Syllabus & Packet: Please make sure to pick up the syllabus and the first reading packet from Ms. Alicia Randolph, office number 343 (on the third floor) by Thursday, August 9 at 4pm.

First Class & Reading Assignment: The reading assignment for the first class is now posted on TWEN. Please read the assigned materials and come prepared to discuss.

 

 

 

 

 

 

 

Casebook and Packet: The casebook for Professor Dillbary’s Torts class is Franklin & Rabin, Tort Law and Alternatives: Cases and Materials (10th Ed. 2016). In addition, you will also need the Supplemental Packet—available at Ms. Randolph’s office free of charge (office number 343 on the third floor).

TWEN: During the semester, I will use The Westlaw Educational Network [TWEN] to post reading assignments and supplemental materials. You will receive the passwords for Westlaw and the course’s website (together with a tutorial) during Orientation. After you receive the Westlaw password, you should add “Torts (Fall 2017)” to your TWEN’s website. For more instructions please consult with the syllabus and the library.

Syllabus & Photo: In preparation for your first class please pick up a copy of the syllabus from Ms. Randolph, office number 343 (on the third floor). At that time, you will need to provide Ms. Randolph with your photo unless you already have an action card (to be used for the class’ seating chart). You may also email your photo directly to Ms. Randolph at arandolph@law.ua.edu (the preferred option).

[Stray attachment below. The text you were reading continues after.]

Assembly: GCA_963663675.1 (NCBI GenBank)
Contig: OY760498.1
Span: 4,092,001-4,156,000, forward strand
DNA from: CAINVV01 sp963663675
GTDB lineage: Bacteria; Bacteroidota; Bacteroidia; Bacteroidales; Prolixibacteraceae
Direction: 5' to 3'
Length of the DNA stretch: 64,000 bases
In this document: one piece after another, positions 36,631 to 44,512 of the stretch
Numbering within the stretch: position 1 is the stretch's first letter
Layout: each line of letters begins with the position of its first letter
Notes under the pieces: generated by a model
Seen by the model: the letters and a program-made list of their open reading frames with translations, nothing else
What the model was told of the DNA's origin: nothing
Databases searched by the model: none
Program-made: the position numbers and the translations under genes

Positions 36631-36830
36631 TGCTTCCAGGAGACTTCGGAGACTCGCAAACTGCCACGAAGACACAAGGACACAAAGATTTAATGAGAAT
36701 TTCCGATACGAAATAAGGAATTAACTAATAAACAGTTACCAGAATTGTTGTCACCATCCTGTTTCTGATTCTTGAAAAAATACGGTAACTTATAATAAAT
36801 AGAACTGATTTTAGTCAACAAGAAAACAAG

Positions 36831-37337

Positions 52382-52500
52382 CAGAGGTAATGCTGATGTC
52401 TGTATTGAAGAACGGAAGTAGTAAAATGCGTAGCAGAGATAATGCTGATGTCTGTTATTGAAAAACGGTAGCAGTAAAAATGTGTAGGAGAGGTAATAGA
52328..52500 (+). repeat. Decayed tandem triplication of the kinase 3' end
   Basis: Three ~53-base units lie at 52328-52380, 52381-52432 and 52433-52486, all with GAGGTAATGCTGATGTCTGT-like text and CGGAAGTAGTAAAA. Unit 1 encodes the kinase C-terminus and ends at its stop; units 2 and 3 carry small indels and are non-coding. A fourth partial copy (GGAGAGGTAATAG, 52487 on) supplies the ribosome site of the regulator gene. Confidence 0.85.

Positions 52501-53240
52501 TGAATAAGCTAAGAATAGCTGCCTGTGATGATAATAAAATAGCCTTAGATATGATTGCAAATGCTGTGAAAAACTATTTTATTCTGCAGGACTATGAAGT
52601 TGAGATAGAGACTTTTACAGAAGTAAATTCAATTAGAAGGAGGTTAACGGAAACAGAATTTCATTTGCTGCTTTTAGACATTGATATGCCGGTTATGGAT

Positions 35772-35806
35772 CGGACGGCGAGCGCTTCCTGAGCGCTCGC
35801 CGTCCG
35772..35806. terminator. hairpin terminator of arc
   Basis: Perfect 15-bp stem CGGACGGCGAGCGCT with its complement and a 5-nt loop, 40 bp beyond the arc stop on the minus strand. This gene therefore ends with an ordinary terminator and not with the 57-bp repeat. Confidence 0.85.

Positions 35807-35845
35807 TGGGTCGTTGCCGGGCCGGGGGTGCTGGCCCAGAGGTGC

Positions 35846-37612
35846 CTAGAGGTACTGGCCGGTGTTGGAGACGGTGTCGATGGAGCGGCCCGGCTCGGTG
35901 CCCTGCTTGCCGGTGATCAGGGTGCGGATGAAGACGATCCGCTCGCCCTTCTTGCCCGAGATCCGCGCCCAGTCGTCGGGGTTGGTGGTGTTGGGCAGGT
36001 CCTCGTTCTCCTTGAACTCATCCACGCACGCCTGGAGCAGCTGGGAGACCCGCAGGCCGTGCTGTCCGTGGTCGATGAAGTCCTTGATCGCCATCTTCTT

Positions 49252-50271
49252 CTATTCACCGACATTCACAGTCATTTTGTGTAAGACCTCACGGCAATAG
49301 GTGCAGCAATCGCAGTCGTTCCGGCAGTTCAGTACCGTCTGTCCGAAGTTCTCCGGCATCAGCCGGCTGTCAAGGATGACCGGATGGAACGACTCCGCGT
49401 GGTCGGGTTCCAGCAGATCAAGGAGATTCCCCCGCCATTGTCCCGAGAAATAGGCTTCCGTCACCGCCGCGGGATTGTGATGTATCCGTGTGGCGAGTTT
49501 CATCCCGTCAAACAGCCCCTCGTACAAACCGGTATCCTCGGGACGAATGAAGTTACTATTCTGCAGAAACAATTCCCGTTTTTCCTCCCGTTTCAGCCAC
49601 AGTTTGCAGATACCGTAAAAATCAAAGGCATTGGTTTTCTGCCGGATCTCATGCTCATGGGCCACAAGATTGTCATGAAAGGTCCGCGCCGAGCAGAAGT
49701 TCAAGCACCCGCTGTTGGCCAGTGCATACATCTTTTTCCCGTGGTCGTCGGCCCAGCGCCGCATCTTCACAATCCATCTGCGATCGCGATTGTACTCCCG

First Class & Reading Assignment: The reading assignment for the first class is now posted on TWEN. Please read carefully the assigned materials and come prepared to discuss.

 

No Casebook Required: You do not need to purchase a casebook for Professor Dillbary’s antitrust class. Instead you will receive reading packets.

TWEN: In preparation for your first class please register for the course’s website on TWEN. The name of the course on TWEN is “Antitrust (Fall 2018)” and it is password protected. To obtain the password (or if you have any questions regarding TWEN) please consult with the library. You may also obtain the password from Ms. Alicia Randolph.

Syllabus & Packet: Please make sure to pick up the syllabus and the first reading packet from Ms. Alicia Randolph, office number 343 (on the third floor) by Thursday, August 9 at 4pm.

First Class & Reading Assignment: The reading assignment for the first class is now posted on TWEN. Please read the assigned materials and come prepared to discuss.

 

Before the first class, please read Chapter 1 in Products Liability and Safety (7th Ed.) by David G. Owen and Mary J. Davis.

 

Classes will not meet the first week of school.  First class will be Tuesday, August 21.

 

                                                                Professor Rosen

 

 

Fall 2018

 

Mondays, Tuesdays, and Wednesdays – 9:45-10:35 a.m.

         The course introduces laws associated with various legal forms of business entities.  

The required texts are Charles R.T. O’Kelley & Robert B. Thompson, Corporations and Other Business Associations, Cases and Materials (7th ed.);  Charles R.T. O’Kelley & Robert B. Thompson, Corporations and Other Business Associations, and Selected Statutes, Rules and Forms 2017.   For the first class, please read the introductory materials on pp. 1-19 of the case book.    Please also read Jill Schachner Chanen, The Strategic Lawyer: Companies Are Placing Premiums on Advisers Who Understand Both Business and the Big Picture, ABA Journal, July 2005 which is available on LEXIS at the citation: 91 A.B.A.J. 42.